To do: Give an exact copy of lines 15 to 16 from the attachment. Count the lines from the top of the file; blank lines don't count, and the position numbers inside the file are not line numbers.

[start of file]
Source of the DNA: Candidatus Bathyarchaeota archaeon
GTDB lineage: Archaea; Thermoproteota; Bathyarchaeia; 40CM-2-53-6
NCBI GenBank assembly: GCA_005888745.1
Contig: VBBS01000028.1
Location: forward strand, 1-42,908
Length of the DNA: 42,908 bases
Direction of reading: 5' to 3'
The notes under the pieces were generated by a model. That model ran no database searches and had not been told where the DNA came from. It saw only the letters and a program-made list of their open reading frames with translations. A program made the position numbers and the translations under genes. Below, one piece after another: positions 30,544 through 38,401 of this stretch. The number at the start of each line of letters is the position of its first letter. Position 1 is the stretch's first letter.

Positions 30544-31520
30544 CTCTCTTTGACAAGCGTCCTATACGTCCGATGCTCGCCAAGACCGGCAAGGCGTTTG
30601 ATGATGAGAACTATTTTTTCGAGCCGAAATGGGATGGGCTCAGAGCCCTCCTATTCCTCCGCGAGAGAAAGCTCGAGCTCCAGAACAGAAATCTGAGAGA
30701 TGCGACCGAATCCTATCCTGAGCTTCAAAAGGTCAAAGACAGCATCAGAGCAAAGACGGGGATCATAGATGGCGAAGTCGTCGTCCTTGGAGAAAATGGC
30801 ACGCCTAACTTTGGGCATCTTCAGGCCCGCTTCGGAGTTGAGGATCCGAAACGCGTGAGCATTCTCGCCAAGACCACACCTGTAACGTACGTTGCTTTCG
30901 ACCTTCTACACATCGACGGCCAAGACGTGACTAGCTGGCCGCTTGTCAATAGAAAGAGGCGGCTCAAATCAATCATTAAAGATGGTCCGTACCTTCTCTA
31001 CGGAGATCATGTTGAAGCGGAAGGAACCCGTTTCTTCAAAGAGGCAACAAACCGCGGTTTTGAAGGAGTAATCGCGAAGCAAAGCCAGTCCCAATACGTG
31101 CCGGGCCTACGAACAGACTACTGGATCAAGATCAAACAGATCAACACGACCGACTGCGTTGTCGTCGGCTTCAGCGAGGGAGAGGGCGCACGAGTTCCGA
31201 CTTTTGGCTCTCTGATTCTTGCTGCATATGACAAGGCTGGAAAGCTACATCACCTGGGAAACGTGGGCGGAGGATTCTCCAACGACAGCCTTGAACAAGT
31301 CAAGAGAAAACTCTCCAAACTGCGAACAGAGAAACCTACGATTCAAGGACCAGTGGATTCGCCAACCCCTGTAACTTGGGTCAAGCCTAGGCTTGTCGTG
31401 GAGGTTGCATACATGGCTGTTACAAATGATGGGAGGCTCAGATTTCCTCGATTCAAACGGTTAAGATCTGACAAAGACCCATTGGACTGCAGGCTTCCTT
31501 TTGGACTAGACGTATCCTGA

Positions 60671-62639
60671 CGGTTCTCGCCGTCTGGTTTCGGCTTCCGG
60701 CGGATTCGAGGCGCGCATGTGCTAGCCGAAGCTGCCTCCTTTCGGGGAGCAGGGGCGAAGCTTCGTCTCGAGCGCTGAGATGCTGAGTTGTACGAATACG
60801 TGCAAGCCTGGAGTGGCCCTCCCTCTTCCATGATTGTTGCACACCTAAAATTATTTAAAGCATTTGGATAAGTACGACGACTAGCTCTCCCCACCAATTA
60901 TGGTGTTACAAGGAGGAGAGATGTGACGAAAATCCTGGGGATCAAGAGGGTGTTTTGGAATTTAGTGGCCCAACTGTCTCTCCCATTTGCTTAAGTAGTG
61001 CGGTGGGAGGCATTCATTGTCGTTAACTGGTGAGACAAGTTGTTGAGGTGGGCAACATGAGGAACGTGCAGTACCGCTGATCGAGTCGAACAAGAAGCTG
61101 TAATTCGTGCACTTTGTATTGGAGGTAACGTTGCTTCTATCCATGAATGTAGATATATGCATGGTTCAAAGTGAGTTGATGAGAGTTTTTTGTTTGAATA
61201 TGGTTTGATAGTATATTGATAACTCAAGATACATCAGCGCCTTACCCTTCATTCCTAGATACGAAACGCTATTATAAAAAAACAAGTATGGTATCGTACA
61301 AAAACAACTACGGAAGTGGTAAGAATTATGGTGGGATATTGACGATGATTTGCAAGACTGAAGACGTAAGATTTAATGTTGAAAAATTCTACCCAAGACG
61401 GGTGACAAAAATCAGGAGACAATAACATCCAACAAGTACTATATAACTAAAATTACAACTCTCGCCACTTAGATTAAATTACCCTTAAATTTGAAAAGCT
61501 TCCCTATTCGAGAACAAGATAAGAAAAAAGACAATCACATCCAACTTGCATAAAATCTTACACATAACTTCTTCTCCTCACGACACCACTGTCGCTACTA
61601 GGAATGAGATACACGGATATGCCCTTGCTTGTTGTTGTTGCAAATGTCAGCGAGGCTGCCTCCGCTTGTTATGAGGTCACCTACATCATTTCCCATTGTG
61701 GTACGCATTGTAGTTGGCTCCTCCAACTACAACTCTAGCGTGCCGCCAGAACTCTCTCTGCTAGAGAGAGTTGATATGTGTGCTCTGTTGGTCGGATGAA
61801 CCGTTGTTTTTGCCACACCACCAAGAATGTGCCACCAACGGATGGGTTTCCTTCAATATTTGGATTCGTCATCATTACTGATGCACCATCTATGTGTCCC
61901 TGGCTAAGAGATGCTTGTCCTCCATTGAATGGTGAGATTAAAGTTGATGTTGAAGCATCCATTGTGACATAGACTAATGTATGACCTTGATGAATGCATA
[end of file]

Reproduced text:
31001 CGGAGATCATGTTGAAGCGGAAGGAACCCGTTTCTTCAAAGAGGCAACAAACCGCGGTTTTGAAGGAGTAATCGCGAAGCAAAGCCAGTCCCAATACGTG
31101 CCGGGCCTACGAACAGACTACTGGATCAAGATCAAACAGATCAACACGACCGACTGCGTTGTCGTCGGCTTCAGCGAGGGAGAGGGCGCACGAGTTCCGA